Better design through evolution.

Sometimes science news feeds are great. They can let one know about papers well outside one’s discipline that are of interest but that would not have be encountered under a normal literature search.

Case in point. There is a story on EurekAlert! about researchers from the University of Illinois using a computer simulation based on evolution to design a more productive photosynthetic leaf. It’s a good illustration of how real-life organisms represent the products of evolutionary trade-offs rather than of optimal design, and of how evolutionary algorithms can result in solutions to complex problems of practical importance. In short, evolution can produce good adaptations, but these are not optimal.

The news release is here:

Researchers successfully simulate photosynthesis and design a better leaf

And the the original paper, which is open access, can be read here:

Zhu, X.-G., de Sturler, E., and Long, S.P. 2007. Optimizing the distribution of resources between enzymes of carbon metabolism can dramatically increase photosynthetic rate: a numerical simulation using an evolutionary algorithm. Plant Physiology 145: 513-526.

5 thoughts on “Better design through evolution.

  1. Thanks for alerting me to this one. If I really end up writing a book on Darwinian Agriculture, I’ll have to read it. I guess I will anyway.

  2. At first glance the paper presents some problems.

    First, it’s using the old-fashioned terminology for photosynthesis. The authors are mostly talking about carbon fixation and carbohydrate metabolism.

    Photosynthesis is the production of chemical energy from light energy. The chemical energy is in the form of ATP and NADPH. Those energy currency molecules can be used for all sorts of things like making DNA and protein. They are not restricted to carbon fixation and carbohydrate synthesis.

    That’s why we now separate those two phenomena.

    The second problem is using mathematical models to reach conclusions about designing a better leaf. This would only be true if you actually demonstrated in vivo that the biochemistry of the leaf worked better.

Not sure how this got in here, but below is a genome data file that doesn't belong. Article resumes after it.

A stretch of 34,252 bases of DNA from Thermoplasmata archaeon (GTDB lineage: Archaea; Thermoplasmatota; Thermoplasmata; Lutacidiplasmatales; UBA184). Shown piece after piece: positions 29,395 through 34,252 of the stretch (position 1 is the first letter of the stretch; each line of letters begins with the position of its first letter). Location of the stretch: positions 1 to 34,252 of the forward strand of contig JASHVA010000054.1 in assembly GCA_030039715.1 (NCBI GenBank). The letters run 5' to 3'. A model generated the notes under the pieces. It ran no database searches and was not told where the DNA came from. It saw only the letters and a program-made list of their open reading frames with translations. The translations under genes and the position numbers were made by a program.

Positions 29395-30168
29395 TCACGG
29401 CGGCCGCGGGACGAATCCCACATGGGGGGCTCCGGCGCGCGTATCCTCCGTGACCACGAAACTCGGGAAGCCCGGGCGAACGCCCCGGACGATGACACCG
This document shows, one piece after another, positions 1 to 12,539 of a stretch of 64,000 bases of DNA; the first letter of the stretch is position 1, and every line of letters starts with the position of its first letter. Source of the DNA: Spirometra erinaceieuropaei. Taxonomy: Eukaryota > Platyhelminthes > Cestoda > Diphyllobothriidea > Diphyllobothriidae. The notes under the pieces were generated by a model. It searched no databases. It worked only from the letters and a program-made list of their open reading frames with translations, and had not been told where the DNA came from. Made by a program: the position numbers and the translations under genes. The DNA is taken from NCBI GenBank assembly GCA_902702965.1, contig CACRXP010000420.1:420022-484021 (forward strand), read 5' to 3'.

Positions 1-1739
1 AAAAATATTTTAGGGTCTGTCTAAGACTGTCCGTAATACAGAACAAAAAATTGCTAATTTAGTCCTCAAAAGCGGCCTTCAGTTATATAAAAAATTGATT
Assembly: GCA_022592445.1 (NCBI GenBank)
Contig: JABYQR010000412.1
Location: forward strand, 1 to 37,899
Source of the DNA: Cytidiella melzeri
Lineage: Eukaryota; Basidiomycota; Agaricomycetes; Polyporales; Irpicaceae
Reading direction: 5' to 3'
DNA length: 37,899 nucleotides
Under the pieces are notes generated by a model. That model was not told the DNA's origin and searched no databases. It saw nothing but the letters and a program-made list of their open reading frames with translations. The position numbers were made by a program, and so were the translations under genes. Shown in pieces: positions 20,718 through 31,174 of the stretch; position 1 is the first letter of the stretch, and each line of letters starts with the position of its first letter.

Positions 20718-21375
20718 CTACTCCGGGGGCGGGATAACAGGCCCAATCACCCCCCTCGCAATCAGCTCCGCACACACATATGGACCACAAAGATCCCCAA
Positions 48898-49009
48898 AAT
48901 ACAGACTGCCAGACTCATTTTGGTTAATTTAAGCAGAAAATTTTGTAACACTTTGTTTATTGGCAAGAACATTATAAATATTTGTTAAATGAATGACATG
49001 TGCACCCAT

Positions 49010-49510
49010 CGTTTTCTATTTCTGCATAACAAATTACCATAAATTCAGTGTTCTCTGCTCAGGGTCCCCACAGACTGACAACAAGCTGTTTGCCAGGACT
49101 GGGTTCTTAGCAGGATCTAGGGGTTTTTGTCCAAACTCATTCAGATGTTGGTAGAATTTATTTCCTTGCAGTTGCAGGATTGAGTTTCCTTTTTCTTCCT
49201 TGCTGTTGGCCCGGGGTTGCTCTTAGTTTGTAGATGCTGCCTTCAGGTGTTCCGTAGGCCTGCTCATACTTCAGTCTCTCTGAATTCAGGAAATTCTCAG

I’m not convinced that we know enough about the biochemistry to make a good model. And if the model isn’t good then the results won’t be either.

    On the other hand, the authors do make the point that normal biochemistry is sloppy and sub-optimal. That’s worth emphasizing.

  3. Absolutely — I am not a proponent of proof-by-simulation. They’ll need to make the plant and see how it does. But the important points that I noted are 1) it is not so difficult to design a series of enzyme doses that might do better than the existing one, because the real version is under other constraints and is not optimal in any one direction, and 2) this can be done effectively using a random mutation and natural selection algorithm more than direct design approaches.

    Next step, plant those plants.

  4. There’s a very nice distinction made here:

    An obvious question that stems from the research is why plant productivity can be increased so much, Long said. Why haven’t plants already evolved to be as efficient as possible?

    “The answer may lie in the fact that evolution selects for survival and fecundity, while we were selecting for increased productivity,” he said. The changes suggested in the model might undermine the survival of a plant living in the wild, he said, “but our analyses suggest they will be viable in the farmer’s field.”

    In artificial evolution we get to write the fitness function.


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